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Consider two polar images of the same medical condition: the pale and fragile Camille ensconced on a chaise in a Victorian parlor, daintily coughing a small spot of blood onto her white lace pillow, and a wretched poor man in a Bowery flophouse spreading a dread and deadly infection. Now Katherine Ott chronicles how in one century a romantic, ambiguous affliction of the spirit was transformed into a disease that threatened public health and civic order. She persuasively argues that there was no constant identity to the disease over time, no "core" tuberculosis.
What we understand today as pulmonary tuberculosis would have been largely unintelligible to a physician or patient in the late nineteenth century. Although medically the two terms described the same disease of the lungs, Ott shows that "tuberculosis" and "consumption" were diagnosed, defined, and treated distinctively by both lay and professional health workers. Ott traces the shift from the pre-industrial world of 1870, in which consumption was conceived of primarily as a middle-class malaise that conferred virtue, heightened spirituality, and gentility on the sufferer, to the post-industrial world of today, in which tuberculosis is viewed as a microscopic enemy, fought on an urban battleground and attacking primarily the outcast poor and AIDS patients.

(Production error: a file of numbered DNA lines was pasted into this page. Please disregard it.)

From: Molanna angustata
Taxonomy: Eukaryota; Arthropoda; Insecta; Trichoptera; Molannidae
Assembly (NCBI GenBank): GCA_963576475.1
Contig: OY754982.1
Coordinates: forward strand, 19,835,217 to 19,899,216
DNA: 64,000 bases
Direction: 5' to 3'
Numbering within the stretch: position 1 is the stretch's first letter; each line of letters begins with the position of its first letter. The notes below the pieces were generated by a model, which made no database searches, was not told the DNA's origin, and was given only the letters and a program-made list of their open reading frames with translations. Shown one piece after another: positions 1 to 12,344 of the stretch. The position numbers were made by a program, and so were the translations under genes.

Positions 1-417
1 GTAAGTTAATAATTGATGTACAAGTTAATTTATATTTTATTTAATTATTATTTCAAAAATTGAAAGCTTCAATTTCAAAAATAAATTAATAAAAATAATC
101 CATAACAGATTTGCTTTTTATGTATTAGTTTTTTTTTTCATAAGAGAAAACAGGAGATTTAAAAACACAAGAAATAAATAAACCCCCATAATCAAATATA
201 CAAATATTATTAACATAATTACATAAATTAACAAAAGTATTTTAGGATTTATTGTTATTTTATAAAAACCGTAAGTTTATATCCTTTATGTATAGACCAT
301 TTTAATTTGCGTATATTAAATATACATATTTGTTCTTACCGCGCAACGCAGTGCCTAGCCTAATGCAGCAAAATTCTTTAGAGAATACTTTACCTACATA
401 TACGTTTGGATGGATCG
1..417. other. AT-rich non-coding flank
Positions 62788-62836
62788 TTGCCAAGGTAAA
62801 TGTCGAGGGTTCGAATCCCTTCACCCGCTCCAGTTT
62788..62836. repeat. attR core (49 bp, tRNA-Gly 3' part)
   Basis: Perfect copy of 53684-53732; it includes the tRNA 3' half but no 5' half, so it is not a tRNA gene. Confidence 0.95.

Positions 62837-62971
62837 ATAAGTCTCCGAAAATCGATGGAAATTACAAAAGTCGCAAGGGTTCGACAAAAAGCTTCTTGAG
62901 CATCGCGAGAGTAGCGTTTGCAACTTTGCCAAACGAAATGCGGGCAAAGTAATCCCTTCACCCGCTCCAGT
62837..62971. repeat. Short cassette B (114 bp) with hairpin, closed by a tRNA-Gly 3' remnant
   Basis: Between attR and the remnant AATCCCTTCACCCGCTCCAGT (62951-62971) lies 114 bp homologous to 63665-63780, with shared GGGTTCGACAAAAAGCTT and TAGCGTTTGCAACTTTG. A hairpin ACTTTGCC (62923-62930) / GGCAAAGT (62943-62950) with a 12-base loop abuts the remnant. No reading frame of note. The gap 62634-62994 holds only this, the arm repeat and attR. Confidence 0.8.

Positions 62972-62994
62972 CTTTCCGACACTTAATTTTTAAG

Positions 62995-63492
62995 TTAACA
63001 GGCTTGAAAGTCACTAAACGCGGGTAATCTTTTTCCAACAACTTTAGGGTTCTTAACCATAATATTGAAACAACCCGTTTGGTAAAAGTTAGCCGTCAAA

Ott's focus is the changing definition of the disease in different historical eras and environments. She explores its external trappings, from the symptoms doctors chose to notice (whether a pale complexion or a tubercle in a dish) to the significance of the economic and social circumstances of the patient. Emphasizing the material culture of disease--medical supplies, advertisements for faraway rest cures, outdoor sick porches, and invalid hammocks--Ott provides insight into people's understanding of illness and how to combat it. Fevered Lives underscores the shifting meanings of consumption/tuberculosis in an extraordinarily readable cultural history.
From the Back Cover: [A] riveting account of the changing face of tuberculosis in American culture since 1870. With an ease that belies the depth of her research, Ott reveals how the glamorous middle-class consumptives of the late Victorian era gradually gave way to the impoverished, coughing wretches of this century, disenfranchised in part by germ theory and the hysteria that followed it.-New Scientist
Condizione libro: Used
Descrizione libro Harvard University Press, 1999. Condizione libro: Very Good. Great condition for a used book! Minimal wear. Codice libro della libreria GRP80338495
Descrizione libro Harvard University Press. PAPERBACK. Condizione libro: Good. 0674299116 Item in good condition. Textbooks may not include supplemental items i.e. CDs, access codes etc. Codice libro della libreria Z0674299116Z3
Descrizione libro Harvard University Press, 1999. Paperback. Condizione libro: New. Codice libro della libreria SONG0674299116
Descrizione libro Harvard University Press. Condizione libro: Good. Ex-library, so some stamps and wear, and may have sticker on cover, but in good overall condition. Codice libro della libreria Z1-V-016-00849
Descrizione libro Paperback. Condizione libro: Very Good. Codice libro della libreria K-314-394
Descrizione libro Harvard University Press, 1999. Paperback. Condizione libro: Very Good. Codice libro della libreria P020674299116
Descrizione libro Harvard University Press, 1999. Paperback. Condizione libro: Like New. Codice libro della libreria P010674299116
Descrizione libro Harvard University Press, 1999. Paperback. Condizione libro: New. Codice libro della libreria P110674299116